If more of Maryland's most attractive degree programs were offered by its historically Black colleges, would a majority of Maryland students still avoid enrolling at HBCUs? This is one of a handful of questions that will fuel ongoing debate about equitable support and development of Black colleges in Maryland, all centering around complex conversations about racism, racist higher ed policy, and how resources can indeed turn back the hands of time.
Maryland, better than most states in the south, mastered for generations a crafty game of race-based negligence with its higher education policy for Black colleges. Bowie State, Coppin State, Morgan State and Maryland Eastern Shore, historically underfunded but not lacking for a handful of unique programs over the last 40 years, once all had white enrollment that typically accompanies unique programs at schools with an affordable tuition price point.
Today, the Baltimore metropolitan region boasts six schools with undergraduate and graduate opportunities, while enrollment at HBCUs has struggled for stabilization over the same period. The Maryland Black colleges still boast some unique and timely degree offerings, but house them in outdated facilities with too few faculty to teach a dwindling student population.
In the weeks since a federal judge ruled that Maryland unlawfully and purposefully harmed its public historically Black institutions by duplicating their programs at public traditionally white institutions, a diverse range of perspectives has emerged about its possible outcomes. Professors and supporters at the schools which benefited the most from the duplication argue taking programs from white schools will force Black and white students to other PWIs, and likely out of state to avoid forced enrollment at HBCUs.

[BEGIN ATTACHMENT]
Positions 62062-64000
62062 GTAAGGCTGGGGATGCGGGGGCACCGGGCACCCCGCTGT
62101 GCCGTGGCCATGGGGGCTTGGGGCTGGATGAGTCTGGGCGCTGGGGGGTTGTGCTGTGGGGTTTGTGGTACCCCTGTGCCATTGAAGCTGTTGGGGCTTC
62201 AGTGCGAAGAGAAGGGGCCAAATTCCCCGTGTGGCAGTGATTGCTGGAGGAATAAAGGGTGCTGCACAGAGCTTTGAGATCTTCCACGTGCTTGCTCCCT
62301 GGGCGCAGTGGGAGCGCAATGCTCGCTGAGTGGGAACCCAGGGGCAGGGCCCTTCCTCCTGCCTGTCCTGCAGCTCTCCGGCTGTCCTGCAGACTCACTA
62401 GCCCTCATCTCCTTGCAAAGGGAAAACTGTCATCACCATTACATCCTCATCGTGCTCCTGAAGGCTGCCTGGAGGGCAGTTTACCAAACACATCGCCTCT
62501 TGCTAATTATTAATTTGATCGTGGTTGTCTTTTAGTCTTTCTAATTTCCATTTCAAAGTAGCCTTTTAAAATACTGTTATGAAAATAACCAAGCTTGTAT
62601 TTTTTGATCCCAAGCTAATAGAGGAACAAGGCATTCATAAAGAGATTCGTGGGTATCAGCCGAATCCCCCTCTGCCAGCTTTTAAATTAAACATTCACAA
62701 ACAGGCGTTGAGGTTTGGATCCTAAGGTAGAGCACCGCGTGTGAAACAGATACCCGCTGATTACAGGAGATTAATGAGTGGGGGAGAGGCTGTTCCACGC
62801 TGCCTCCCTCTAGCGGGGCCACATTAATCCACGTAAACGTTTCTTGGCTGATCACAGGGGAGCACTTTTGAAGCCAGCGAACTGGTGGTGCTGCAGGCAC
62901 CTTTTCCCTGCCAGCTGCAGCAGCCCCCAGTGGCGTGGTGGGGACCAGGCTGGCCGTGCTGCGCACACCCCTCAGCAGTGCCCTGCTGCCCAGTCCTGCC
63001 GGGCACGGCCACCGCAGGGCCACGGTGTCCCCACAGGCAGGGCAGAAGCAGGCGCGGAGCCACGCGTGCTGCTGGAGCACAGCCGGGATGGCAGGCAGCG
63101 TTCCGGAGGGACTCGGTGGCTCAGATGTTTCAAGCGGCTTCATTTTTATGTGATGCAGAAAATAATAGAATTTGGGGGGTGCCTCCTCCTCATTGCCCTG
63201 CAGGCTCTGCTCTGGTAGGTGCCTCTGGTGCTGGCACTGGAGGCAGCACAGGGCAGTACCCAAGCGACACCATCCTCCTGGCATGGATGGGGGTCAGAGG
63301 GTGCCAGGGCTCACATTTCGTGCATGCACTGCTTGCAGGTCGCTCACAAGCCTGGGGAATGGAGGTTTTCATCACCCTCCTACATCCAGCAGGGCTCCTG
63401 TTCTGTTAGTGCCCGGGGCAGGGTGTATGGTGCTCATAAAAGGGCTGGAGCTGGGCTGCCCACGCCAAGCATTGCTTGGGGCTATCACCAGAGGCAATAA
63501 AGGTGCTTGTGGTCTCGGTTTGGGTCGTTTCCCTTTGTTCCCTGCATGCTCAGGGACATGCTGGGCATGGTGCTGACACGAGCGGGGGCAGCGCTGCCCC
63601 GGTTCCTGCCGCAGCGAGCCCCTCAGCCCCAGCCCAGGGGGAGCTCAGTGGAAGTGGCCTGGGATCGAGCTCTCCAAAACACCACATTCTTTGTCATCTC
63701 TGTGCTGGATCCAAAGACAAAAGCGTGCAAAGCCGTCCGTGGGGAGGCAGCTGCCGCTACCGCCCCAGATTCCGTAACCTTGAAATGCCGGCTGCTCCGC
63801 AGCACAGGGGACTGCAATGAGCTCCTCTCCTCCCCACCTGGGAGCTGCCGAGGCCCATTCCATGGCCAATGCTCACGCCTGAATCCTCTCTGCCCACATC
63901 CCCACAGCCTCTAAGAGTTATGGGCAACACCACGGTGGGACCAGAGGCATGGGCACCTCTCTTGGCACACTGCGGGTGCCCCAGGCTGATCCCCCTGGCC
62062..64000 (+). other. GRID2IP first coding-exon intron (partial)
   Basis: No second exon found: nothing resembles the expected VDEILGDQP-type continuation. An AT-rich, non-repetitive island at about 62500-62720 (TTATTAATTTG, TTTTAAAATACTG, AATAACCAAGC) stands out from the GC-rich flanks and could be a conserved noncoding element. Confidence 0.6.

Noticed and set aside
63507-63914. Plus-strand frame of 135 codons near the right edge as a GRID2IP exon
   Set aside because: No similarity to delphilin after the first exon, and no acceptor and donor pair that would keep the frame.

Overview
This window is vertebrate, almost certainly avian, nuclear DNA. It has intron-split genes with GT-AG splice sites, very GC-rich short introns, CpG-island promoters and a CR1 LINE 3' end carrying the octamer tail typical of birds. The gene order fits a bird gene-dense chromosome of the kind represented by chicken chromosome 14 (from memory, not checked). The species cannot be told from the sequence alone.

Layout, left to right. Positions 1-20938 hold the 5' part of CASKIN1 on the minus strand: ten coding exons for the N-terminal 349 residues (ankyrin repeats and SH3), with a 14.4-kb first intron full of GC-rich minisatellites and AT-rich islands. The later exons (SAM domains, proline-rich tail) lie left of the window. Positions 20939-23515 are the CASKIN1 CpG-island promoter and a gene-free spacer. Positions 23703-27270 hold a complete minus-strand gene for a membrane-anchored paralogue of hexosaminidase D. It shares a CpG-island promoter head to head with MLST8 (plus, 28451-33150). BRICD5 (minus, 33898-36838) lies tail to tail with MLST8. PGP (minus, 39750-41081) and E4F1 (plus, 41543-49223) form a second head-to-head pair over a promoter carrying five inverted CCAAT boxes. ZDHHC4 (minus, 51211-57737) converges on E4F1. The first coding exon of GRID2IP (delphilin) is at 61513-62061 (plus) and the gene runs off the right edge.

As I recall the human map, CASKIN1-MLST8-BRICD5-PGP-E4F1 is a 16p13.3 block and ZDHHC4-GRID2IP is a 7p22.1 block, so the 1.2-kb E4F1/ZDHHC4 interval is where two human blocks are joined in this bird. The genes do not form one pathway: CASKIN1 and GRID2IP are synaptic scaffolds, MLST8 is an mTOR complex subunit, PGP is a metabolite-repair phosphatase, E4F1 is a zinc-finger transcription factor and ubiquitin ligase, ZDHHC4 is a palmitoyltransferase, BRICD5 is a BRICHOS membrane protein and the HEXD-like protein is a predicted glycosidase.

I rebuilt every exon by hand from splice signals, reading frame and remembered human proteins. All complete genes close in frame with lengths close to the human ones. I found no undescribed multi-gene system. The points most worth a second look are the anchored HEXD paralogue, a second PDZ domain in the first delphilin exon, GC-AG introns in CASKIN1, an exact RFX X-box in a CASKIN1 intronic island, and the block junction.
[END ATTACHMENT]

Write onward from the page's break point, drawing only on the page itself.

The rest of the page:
Current and former Black civil servants call for the mediation process, which began last week, to take its due and just course. Current Maryland Lieutenant Governor and gubernatorial candidate Anthony Brown appealed for a solution that brings equitable opportunity for all students in the state.
Former Lieutenant Governor Michael Steele, who was in power when a program duplicating Morgan's MBA program spurred what would eventually amount to the lawsuit, says that despite his best efforts, Maryland's Black colleges have been woefully maligned.
The message underscoring these realities and reactions is that Maryland, its students and those who shape its higher ed destiny, are too racist to reverse one of the nation's greatest and most contemporary cultural injustices. We are expected to believe that white students will refuse to learn alongside Black students from Black professors in Black neighborhoods. Black students have integrated Maryland's white institutions without apocalyptic results for more than 70 years, despite Maryland maintaining one of the nation's worst records of diversity and integration in its secondary public school systems for years.
We are expected to believe that Black students, who typically do not choose HBCUs because the schools do not have the program they want or do not offer scholarships comparable to those awarded by white colleges, will be so fearful of HBCU stereotypes that they will incur greater debt going to school out-of-state than to attend a Maryland Black college.
More dangerously, we all are expected to believe that the status quo of inequity should remain acceptable, because reversing it would require too much financial and social cost. Costs were not a factor when it came to the proliferation of degrees in the state at the harm of Black colleges, or in the higher tuition costs for Black students who attended white schools for the promise of 'better' education.
And they shouldn't be a factor now.
Maryland, which has historically been led by democratic legislators and whose Black homegrown heroes are the figures of emancipation and freedom, has hidden the true measure of is character for long enough. Maryland is one of the nation's most racist states when it comes to educational opportunity for its Black and minority populations, and a court recognizing this fact has legally forced Maryland to make a choice on its own cultural destiny.
Will Maryland continue to hold fast to its tragic work of racial segregation, or will it recognize the blemish it has brought to the nation's post-Civil Rights work and seek to create opportunity for all of its citizens by building its historically Black colleges? New buildings and empty promises are not enough. It is time to exorcise the ghosts of racist separatism once and for all.